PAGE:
The highest-grossing local film ever in New Zealand, the coming-of-age comedy “Boy” manages to deal with some pretty gritty subject matter and still remain extraordinarily sweet and funny. A lot of the credit must go to the wonderful child actors, James Rolleston as Boy and Te Alho Aho Eketone-Whitu as his younger brother Rocky, neither of whom evinces a false moment, and to writer/director/actor Taika Waititi, who plays the boys’ father, El Alamein. The multi-talented Waititi wrote and directed episodes of HBO’s “Flight of the Conchords” as well as another New Zealand feature film, “Eagle vs. Shark.” He also played Tom Kalmaku in “The Green Lantern.”
The year is 1984, and 11-year-old Boy is wild for Michael Jackson. The singer/dancer’s pictures are all over his room, and Boy practices the signature dance moves from “Thriller” in his spare time. Boy lives with his little brother and a horde of cousins with his grandmother in a ramshackle house on Waihau Bay, New Zealand. When Gram drives off at the beginning of the film to go to a funeral, she leaves Boy in charge of the other children. He may seem young for so much responsibility, but that isn’t an issue in Boy‘s world. The Maori community depicted is filled with children of all ages, with hardly any adults in sight, and the kids seem to do just fine on their own. They have the countryside and the sea to explore, and the business of growing up to tend to.
To Boy’s astonishment and delight, his absent father appears suddenly with two pals. Although Boy has tried to convince himself and his friends that his father is abroad doing something exciting, on some level he knows that Alamein’s been in prison. When he arrives, Alamein seems as surprised to see Boy as his son is to see him. Waititi plays Alamein as a taller version of Boy rather than as a grown man. He’s as given to day-dreaming and pretending that he’s a big shot as any pre-pubescent boy.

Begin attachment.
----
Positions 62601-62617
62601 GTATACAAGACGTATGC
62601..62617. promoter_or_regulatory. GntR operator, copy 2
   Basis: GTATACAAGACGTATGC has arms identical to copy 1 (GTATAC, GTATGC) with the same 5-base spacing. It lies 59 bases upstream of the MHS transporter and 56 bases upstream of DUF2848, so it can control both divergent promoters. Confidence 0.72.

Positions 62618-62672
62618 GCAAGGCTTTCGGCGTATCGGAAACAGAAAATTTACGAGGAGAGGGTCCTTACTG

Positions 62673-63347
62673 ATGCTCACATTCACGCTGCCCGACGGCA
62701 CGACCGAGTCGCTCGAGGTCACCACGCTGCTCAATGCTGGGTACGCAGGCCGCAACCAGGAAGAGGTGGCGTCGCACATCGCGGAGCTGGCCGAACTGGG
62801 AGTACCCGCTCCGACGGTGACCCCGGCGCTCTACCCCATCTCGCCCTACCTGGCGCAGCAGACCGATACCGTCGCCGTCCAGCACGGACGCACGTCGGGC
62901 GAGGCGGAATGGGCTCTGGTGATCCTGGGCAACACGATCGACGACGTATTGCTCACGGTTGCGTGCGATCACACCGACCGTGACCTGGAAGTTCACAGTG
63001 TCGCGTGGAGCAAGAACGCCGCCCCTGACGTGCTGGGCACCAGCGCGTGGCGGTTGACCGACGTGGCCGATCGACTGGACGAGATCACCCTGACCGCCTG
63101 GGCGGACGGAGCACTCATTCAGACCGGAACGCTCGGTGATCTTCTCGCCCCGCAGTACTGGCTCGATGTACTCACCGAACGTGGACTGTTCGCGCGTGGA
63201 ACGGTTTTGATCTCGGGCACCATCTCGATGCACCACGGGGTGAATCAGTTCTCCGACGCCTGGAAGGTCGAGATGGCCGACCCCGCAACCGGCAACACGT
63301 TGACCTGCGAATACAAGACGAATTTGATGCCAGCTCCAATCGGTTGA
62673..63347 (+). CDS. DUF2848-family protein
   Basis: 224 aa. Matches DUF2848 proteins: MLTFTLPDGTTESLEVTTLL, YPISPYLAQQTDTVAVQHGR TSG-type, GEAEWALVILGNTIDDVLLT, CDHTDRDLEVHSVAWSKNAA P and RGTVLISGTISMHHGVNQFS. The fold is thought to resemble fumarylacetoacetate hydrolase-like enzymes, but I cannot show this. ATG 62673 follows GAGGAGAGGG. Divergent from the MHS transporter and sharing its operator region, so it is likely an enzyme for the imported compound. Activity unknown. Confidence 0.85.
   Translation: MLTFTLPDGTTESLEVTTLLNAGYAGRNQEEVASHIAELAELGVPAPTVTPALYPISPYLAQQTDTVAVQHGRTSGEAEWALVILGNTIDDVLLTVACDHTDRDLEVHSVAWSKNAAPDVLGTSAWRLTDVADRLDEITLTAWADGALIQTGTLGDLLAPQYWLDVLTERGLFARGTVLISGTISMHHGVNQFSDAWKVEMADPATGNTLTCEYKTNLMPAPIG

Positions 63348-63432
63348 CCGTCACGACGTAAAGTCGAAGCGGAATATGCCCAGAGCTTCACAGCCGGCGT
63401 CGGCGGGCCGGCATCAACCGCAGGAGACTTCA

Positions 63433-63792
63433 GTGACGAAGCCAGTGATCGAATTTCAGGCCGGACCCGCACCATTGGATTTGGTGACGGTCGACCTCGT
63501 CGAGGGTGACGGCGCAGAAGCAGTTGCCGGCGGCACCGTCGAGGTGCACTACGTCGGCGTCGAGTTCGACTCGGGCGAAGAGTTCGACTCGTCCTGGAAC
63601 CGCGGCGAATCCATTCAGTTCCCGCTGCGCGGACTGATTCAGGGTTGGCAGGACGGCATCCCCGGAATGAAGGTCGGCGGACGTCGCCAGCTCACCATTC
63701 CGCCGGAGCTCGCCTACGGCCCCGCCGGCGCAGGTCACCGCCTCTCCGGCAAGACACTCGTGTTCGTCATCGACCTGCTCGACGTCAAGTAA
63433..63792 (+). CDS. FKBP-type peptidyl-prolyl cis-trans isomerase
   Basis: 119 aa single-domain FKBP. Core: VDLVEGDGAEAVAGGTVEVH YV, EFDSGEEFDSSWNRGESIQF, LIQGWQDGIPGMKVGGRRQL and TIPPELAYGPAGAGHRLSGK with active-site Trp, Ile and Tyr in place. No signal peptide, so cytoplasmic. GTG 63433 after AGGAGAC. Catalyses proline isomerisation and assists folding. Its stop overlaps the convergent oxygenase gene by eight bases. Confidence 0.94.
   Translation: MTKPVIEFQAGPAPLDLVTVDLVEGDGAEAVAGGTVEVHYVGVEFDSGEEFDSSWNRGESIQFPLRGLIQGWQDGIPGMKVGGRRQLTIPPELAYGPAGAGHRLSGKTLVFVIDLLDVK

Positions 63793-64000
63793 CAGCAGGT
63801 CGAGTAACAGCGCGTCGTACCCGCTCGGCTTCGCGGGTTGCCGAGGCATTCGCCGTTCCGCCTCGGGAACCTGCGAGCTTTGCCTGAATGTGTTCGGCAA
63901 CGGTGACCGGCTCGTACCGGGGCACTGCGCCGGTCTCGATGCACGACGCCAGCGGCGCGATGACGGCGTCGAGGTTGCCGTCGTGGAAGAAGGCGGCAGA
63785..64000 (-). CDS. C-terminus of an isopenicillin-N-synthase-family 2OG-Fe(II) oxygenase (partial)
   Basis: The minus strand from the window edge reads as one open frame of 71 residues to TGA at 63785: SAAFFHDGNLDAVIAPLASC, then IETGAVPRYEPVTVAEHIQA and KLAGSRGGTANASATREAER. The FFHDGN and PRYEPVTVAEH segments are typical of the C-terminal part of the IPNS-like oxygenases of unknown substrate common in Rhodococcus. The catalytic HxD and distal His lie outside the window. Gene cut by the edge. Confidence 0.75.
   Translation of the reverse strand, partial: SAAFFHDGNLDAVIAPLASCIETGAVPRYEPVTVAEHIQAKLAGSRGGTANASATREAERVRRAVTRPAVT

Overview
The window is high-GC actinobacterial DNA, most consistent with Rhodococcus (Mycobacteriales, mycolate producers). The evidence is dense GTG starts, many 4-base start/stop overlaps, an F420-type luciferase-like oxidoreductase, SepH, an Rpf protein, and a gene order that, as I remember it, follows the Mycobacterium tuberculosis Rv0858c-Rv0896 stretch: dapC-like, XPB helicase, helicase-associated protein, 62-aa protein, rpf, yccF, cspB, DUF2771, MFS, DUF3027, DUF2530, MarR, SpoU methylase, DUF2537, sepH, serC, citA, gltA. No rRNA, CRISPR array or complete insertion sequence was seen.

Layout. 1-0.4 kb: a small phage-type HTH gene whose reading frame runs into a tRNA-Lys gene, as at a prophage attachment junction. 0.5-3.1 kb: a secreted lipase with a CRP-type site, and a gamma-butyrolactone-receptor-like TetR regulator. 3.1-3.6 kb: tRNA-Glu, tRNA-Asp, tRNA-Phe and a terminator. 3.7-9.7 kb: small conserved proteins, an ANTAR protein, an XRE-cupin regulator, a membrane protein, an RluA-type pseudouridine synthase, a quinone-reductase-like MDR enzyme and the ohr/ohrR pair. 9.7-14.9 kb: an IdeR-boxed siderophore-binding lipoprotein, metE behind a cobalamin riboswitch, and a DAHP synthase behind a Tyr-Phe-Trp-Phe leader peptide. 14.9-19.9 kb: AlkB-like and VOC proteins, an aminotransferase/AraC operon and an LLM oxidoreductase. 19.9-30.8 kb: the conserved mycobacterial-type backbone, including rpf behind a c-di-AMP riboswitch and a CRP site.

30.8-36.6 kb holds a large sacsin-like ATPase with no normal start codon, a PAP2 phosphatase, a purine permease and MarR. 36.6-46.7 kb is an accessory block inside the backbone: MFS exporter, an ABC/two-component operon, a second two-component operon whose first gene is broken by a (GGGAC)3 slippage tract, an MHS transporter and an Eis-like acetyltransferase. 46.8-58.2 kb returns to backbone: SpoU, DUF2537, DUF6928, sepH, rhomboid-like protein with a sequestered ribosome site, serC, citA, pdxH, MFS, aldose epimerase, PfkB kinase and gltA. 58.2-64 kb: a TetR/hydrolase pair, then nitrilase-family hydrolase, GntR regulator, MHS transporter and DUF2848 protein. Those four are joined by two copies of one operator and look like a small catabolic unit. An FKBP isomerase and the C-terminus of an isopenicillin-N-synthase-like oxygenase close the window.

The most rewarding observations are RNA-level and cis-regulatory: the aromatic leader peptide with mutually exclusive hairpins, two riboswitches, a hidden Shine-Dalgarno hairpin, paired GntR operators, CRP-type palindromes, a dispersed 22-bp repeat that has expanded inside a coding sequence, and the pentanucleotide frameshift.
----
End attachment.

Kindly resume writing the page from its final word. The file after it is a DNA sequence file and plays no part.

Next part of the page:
Alamein has returned with his two buddies to dig up the money that he went to prison for stealing, but he can’t quite remember where he buried it. In between digging holes all over the yard, he entertains his sons with fantastic stories about the gang he founded in prison: it consists of himself--the leader of course--and his two friends. These three resemble the Three Stooges more than the Crips, and there are a lot of funny moments between them.
It’s obvious from early on that Alamein will disappoint Boy, but that doesn’t cast much of a shadow on the mood of the film. The poverty in the area is stark, children aren’t getting the care and attention most of us believe they need, and disaster seems to lurk around each corner. Yet, the tone that Waititi establishes is warm and sweet and loving. Semi-autobiographical, the script never feels sorry for the characters in the film nor condescends to them. Although Boy is supremely disadvantaged from a certain perspective, he’s clearly a resilient, capable lad with an abundance of inner resources.
Waititi, who is half Maori and half Jewish, grew up in the area and filmed in what was his grandmother’s house. He incorporates many different elements, including animation, music, dance, and film clips, which gives the movie a high-spiritedness and freshness, and incidentally, makes it appropriate for kids. Aside from a few vulgarities, “Boy” is a charming family movie.
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